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Climate changing, waterways rearranging

"What are deep long term effects on communities or the dependants of those beneficiaries? Water courses are changing "

Established in 1936 the Hollis Reservoir has been servicing the city of Arima and environs, in Trinidad and Tobago. Nestled in the norther range of the island, the Valencia watershed is one of largest and oldest forest resources to feed the Hollis Dam. Given the high levels of precipitation Trinidad & Tobago has experienced over the last year, one would not expect water supply to become a livelihood challenge.

Nonetheless, a combination of the changing climate and ill-suited development has resulted in a multitude of ripple effects negatively affecting the Valencia Community. Without resolution, justice cannot be achieved.


Given its historical importance , residents have recorded other alarming environmental impacts. In short, the water courses within the topography of the village are changing.

The river begins in its natural state at the northernmost area of the village nearest to the Mora Avenue residential area. From there, it runs in a southerly direction through the entirety of the commune and merges with the Aripo River and Savannah. Along the way the river feeds the Hollis Booster station and passes underneath the Eastern Main Road, the Valencia Road, and the Valencia Bypass.

At each bridge the river is supported with concrete culverts whilst within its natural state it is used for recreation, as a water source for agriculture and is integral to the ecosystem which supports flora and fauna.

Further up the river, urban settings give way to a natural state.

As ascertained residents living nearest to the river’s course, their homes are now being threatened, indicating that the water levels have permanently changes and the overall pathway is no longer the same. For many, leaving one’s home is a traumatic experience and not a decision easily made. Conversely the opposing option of remaining at the current location, leaves these residents consistently under the threat of being, quite literally, uprooted.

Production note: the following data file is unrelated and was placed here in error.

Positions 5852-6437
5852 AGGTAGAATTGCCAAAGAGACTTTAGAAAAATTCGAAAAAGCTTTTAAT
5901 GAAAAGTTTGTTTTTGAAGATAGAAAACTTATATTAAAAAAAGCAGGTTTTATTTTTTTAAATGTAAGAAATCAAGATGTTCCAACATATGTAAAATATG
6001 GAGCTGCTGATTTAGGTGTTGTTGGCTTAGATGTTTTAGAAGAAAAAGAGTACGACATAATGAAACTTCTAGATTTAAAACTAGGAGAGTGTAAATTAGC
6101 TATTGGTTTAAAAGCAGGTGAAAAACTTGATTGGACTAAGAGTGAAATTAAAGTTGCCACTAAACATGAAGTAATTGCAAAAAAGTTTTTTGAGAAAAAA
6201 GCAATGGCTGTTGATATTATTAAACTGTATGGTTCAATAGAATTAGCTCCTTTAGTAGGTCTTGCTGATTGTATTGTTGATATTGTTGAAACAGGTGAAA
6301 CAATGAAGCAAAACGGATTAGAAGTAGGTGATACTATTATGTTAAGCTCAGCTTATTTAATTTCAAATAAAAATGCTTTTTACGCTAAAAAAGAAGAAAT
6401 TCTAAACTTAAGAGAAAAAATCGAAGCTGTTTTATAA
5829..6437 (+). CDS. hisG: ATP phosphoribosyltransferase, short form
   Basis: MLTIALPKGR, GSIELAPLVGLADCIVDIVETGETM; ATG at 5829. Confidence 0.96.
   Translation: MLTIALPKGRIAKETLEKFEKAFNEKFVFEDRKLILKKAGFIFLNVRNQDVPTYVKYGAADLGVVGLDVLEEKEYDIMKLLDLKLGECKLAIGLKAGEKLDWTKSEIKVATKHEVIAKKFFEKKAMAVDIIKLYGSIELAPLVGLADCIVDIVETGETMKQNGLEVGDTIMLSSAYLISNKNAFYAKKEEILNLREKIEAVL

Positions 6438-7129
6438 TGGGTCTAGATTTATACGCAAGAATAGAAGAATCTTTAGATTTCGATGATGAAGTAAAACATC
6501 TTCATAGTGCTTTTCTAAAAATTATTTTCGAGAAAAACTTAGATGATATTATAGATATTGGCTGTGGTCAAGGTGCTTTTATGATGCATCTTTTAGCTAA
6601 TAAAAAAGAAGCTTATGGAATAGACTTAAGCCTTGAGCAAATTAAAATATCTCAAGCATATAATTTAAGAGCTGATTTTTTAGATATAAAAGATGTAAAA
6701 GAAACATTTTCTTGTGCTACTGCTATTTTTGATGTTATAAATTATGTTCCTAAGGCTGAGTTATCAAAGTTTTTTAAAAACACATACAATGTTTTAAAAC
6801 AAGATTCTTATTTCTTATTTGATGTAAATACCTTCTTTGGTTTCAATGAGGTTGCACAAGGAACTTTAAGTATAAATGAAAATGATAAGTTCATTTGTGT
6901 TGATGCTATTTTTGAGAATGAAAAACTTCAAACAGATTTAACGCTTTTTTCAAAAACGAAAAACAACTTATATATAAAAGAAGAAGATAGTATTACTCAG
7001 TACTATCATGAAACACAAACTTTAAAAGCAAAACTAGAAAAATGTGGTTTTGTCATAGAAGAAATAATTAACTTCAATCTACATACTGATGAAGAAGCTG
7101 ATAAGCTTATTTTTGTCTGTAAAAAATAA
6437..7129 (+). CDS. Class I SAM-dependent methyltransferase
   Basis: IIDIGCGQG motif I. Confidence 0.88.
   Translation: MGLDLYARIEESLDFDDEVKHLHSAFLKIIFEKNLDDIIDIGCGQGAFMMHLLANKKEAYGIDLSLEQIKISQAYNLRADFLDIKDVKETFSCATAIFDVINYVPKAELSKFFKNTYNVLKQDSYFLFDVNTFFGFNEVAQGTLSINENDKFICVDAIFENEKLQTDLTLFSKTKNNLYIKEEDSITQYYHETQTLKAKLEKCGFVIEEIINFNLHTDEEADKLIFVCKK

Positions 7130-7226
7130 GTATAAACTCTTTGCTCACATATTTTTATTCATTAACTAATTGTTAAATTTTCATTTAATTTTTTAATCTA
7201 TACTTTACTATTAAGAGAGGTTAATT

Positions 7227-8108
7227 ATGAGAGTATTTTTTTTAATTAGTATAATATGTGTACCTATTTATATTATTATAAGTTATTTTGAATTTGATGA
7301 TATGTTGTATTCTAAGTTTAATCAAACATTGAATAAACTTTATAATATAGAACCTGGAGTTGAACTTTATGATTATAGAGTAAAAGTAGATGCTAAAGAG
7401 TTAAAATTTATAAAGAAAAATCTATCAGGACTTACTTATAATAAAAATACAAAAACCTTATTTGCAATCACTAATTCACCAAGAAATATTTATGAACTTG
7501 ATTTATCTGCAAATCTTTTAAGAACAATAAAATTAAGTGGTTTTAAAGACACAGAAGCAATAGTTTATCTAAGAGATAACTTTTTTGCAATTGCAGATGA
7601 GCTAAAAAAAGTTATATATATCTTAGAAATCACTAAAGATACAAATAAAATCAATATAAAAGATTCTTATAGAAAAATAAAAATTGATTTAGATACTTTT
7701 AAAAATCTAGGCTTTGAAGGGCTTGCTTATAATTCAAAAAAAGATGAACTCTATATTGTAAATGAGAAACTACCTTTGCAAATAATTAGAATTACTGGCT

One business owner of clothing story contributed her opinion, saying: “When rain falls, it washes all the sand, gravel, and whatever other materials into the river. The colour of the water changes and there is moss everywhere!”

Adding, “This is a big project, so the road work is backing into our homes.”

Less produce is available at the Valencia Farmers market

Clearly the river is being filled with silt, construction waste, oil used for road paving, all contributing to increased flash flooding as it moves waste faster and in larger amounts

Fauna is also affected, with residents citing reductions in the amount of crayfish and other small fish downstream. River otters were common but they no longer use the river as a feed source. 


Browning of river also occurs, which prevents recreational use. While at the same time new waterways have formed across farmlands hampering production. Already facing crop losses, several farmers have simply stopped farming and await the dry season which has just been officially declared started. Only time will tell if their livelihoods can recuperate.

With such negative ripple effects the concern has been raised as to whether or not the entire Highway project has received appropriate environmental clearance. Often, such policies or regulations are ignored entirely, representing yet another localised injustice.



This story was originally published by the International Federation of Environmental Journalists, with the support of the Caribbean Climate Justice Journalism Fellowship, which is a joint venture between Climate Tracker and the Open Society Foundations.


Picture of Keron Bascombe

Keron Bascombe

Keron is an agri-journalist and creator at Tech4Agri, a Caribbean-born agri-journalism initiative. He is passionate about supporting young journalists and agripreneurs through the power of mobile media, journalism, and communications.

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